Ritter has received study fellowships from the Air Force Office of Scientific Research, the European Science Foundation's program on Learning in Humans and Machines, and the Fulbright Kommision (D). He has created several web sites, one of which, the Soar-FAQ, won an award for being frequently cited. He has created software, tutorials, and methodology for cognitive modeling. Ritter has published numerous refereed books, articles, and conference papers in cognitive modeling, HCI, AI, and psychology. He twice co-edited the proceedings of a conference on cognitive modeling and a special issues of Computational Mathematical Organizational Theory and the International Journal of Human-Computer Studies on cognitive models as users. He is an associate editor of Human Factors and Editor of the Oxford Series on Cognitive Models and Architectures. His research has been funded by the US Office of Navy Resarch, the US Air Force Office of Scientific Research, DSTL, DARPA, the Defense Evaluation and Research Agency (U.K.), and the U.K. Joint Council Initiative on Cognitive Science and Human Computer Interaction, as well as corporations in the U.S. and Europe.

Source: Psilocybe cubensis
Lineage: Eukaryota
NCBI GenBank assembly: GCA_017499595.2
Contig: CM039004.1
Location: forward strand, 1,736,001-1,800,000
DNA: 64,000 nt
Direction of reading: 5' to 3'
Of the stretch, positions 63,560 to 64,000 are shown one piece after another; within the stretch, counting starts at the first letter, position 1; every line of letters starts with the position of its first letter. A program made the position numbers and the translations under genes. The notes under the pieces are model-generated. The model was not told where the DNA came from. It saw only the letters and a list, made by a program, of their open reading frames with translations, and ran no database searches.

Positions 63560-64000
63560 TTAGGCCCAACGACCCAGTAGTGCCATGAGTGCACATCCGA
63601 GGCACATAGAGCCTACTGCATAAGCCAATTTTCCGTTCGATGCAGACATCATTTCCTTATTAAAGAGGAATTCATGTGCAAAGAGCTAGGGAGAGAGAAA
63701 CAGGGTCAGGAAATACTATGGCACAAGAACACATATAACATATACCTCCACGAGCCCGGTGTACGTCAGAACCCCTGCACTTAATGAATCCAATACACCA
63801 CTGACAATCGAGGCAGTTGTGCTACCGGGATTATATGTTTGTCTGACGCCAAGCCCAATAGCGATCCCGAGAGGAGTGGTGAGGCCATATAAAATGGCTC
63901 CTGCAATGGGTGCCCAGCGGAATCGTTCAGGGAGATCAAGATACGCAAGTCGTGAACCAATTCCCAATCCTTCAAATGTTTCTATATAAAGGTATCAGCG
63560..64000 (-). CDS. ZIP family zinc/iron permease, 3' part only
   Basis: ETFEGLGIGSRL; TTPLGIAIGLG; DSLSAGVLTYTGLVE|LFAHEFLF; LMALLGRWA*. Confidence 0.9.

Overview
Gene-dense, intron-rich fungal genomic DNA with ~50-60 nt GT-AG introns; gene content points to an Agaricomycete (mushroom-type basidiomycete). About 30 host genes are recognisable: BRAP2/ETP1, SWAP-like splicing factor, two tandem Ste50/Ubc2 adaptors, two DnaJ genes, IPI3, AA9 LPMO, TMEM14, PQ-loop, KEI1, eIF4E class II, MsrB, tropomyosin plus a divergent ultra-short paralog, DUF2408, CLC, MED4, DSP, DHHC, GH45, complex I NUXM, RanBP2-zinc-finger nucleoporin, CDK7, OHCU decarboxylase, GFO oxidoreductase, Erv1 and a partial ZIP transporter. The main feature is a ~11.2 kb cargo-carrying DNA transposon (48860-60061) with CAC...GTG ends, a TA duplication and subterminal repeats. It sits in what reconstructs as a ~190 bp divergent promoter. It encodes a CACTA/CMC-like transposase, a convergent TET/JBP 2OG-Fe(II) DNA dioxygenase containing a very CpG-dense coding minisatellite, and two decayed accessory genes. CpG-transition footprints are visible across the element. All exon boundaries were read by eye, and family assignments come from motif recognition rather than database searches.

Ritter studies cognitive modeling, cognitive architectures, human-computer interaction, and learning. He has taught cognitive modeling, skills to slow down the spread of COVID-19 and similar diseases, cognitive architectures, human-computer interaction, human factors, user interface design, cognitive psychology, artificial intelligence, and discrete math. He recently lead a team of ten medical doctors, nurses, learning scientists, nutritionists, psychologists, to create the first public health textbook to teach skills to obstruct pandemics (StOP), non-pharmacological interventions (NPIs), which are the first line of defense against disease. It is available as a free online tutor created using the Declarative to Procedure (D2P) tutoring system developed in his lab. He is working on a book for Oxford University Press on the design patterns to create, understand, and explain models of cognition and AI programs.